in my dreams

clearly, i am obsessed with riverdog carrot tips,
because i can't seem to stop photographing them :: may, 2010

with each passing day, i'm able to articulate a little bit better what it is i'm doing with myself.

i know this much: more than anything, my work is to bring people together in community around food, because our food is us.

i honestly believe that as a teacher, my work is not to show people how to do things that they have never done or been able to master, but rather to water the seeds of knowledge about how to nourish themselves that were planted by their parents, grandparents, or even great-grandparents and never tended to. i know that we all know how to do these simple, beautiful tasks like turning flour and eggs into pasta, or cutting up a chicken to feed your family. this is innate human knowledge, no matter where you come from. and my job is to empower, encourage, and awaken people to use this knowledge practically and on a daily basis.

as a cook, i've been dreaming up a list of what i'd like to happen, in my dreams, each time i gather people around the table for a meal. i want there to be delicious, simple, honest food and good wine. i want good conversation to ensue and friendships to be forged. i want people to fall in love. i want to inspire art and music. and for the good china to be used, linens to be pulled down from the cabinet, candles to be lit and music to be played. i want flowers to be plucked from the yard, herbs to be picked from the planter boxes, and fresh eggs to be pulled from the hen house. and most of all, i want people to leave with the motivation to go on and create another special experience for a different group of folks, so that we can continue to spread these values and create more connection to our food and to each other in our wider communities.

yesterday, aaron shared with me this amazing interview with the poet and zen student jane hirschfield, including some of the following thoughts:
the zen way of practicing with food intersecting with restaurant work is that it is all completely about mindfulness and mindfulness in relation to whatever you are doing, whatever activity that is, particularly food.

our relationship to food and eating is a very good microcosm for our relationship to all of life in that it's got to do with appetite, and what we do with appetite. it's got to do with simply what we need, preferably several times a day in order to continue. it has to do with how we navigate our relationship to desire and whether that's going to be blunt or nuanced, generous or stingy, and the deep pleasure of the most basic food: bread, or rice, or a good egg. that is limitless.

how beautiful is that?

and could it be any more true? how we are with our food is a direct reflection of how we are in life (uh, just like how what goes on in our bodies and minds is a microcosm of what goes on in our wider communities, and even the universe. yes, i have spent the past three days engrossed in yoga and tantric philosophical study, if you can't tell).

if i have learned anything over this past year, it's that even in times of uncertainty, generosity begets abundance. when i don't worry about money and follow my heart, money comes, and plenty of it. when i give, i get back so much more. and so, all i am left with is this: giving, loving, generosity, authenticity, connection and community. this is what i want my life to be about.



almost ready to let everyone in to tartine afterhours, may 12, 2010

in sanskrit, purnatva means something like divine fullness or completeness. i sort of understand it as something like a deep awareness at any moment that everything is just as it should be.

though i've been working more than i have ever worked before lately (something i didn't think could be possible after the crazy hours i worked at eccolo), i've also been feeling the purnatva more. my happiness seems to depend less on externalities and more on following my heart.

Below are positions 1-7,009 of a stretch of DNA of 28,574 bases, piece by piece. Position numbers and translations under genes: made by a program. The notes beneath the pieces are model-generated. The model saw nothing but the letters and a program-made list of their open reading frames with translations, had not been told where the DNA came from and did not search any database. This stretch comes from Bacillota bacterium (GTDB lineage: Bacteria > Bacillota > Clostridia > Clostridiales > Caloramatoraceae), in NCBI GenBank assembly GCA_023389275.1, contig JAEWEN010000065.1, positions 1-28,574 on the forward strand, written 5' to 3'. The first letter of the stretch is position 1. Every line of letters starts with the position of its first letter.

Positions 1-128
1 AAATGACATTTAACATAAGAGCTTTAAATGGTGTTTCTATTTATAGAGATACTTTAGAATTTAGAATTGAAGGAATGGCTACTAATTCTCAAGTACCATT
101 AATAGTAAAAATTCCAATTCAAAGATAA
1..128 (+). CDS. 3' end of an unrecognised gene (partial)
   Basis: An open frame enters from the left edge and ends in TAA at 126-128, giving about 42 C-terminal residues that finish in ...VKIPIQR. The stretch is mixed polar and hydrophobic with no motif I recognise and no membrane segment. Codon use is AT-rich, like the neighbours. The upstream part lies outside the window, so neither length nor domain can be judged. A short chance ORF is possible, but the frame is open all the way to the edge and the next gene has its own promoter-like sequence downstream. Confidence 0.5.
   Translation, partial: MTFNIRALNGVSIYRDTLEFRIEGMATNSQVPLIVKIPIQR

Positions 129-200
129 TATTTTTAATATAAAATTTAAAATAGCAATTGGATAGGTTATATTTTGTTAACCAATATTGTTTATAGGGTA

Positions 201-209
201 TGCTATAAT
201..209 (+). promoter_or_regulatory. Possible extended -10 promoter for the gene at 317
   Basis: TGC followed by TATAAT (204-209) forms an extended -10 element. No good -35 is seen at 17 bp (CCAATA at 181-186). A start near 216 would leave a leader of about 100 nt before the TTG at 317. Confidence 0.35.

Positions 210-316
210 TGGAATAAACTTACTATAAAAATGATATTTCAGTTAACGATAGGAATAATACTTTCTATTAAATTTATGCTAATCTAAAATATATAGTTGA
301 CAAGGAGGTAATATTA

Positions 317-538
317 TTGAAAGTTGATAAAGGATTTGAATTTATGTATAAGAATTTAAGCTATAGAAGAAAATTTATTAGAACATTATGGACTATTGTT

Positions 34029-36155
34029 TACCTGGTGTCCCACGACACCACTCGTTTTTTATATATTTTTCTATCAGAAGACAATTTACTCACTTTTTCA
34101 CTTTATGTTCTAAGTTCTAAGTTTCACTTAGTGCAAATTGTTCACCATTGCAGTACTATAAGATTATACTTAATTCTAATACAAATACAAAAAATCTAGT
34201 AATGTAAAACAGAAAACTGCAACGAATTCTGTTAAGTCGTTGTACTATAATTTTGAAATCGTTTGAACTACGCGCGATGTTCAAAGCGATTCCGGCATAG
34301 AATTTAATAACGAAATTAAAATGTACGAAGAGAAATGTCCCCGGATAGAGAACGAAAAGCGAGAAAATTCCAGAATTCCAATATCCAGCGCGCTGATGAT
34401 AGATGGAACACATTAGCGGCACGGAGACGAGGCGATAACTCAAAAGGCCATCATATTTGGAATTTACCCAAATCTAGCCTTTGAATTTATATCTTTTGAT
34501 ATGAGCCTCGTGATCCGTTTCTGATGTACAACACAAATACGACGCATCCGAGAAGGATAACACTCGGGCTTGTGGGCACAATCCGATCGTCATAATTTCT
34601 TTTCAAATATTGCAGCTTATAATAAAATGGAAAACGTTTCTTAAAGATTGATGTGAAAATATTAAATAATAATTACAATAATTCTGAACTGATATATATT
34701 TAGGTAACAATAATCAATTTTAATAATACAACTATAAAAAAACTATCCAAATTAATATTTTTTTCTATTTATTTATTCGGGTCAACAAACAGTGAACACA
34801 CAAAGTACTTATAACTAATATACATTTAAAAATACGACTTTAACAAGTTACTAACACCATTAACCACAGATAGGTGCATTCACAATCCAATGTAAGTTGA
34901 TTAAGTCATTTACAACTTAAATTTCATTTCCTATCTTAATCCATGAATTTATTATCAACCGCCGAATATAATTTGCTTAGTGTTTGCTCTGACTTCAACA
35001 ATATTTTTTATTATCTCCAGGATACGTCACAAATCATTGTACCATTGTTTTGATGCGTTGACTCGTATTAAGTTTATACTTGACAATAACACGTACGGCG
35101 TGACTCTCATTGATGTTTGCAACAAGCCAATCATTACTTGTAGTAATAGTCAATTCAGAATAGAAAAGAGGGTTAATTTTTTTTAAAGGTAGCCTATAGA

for me, cooking (and eating) is becoming less and less about the food. as long as the food has been raised and cooked with a certain level of care, it doesn't really matter to me what it is i'm eating or cooking. i care equally about every meal i make, and when i'm feeding others, i care about the circumstances and details of the meal--who's sitting at the table, how the table is set, the plates we use, etc.

i've been cooking long enough to know that for me, the way i cook is deeply informed by the way things have been done for hundreds, and in some cases thousands, of years. when i think about that, there's not much room left for my ego to get involved.

i had the chance to observe a bread shift at tartine with chad and his bakers lori and nate in march, and i was struck more than anything else by the lack of ego involved. they are motivated above all else by love and understanding of their craft, something so rare in the cooking world.

it was this beauty that made me want to collaborate with them. the reason i cook is to create community, to bring people together at the table to share a simple meal, conversation, each other, maybe wine and music. i want to create experiences for people whose memory will endure much longer than any flavor could linger on the tongue. it's this delightful yet grounding connection, to each other, to the earth, and to the food we eat, that i want to create for people.

the other night we had our first tartine afterhours dinner, and it was magical. all day, i was in a state of purnatva. the normally crazed samin was nowhere to be found. i don't know what happened, but i want it to happen all of the time. the amazing thing is that i think it really showed through in the food, the setting, the atmosphere and everything else about it. i wanted to help create something really special for people, and i think we managed to do it. i can't wait to do it again.


pasta-making class at soul food farm

saturday, may 29th
12 pm - 2 pm, followed by lunch

come learn how to make rustic hand torn pasta, traditional tagliatelle, farfalle, and delicate ravioli filled with spring vegetables, using soul food farm eggs. i'll discuss the ins and outs of pasta-making, including which types of flours to use, tips for rolling even, smooth pasta, and how to best store homemade pasta. each student will receive a recipe guide and some pasta to take home.

after class, we'll sit in the shade to enjoy a lunch of our pastas and a few other light dishes.

come prepared to get your hands dirty, because this will be a (very) hands-on class!

cost: $75 per person; includes lunch. soul food farm CSA members get $10 off one ticket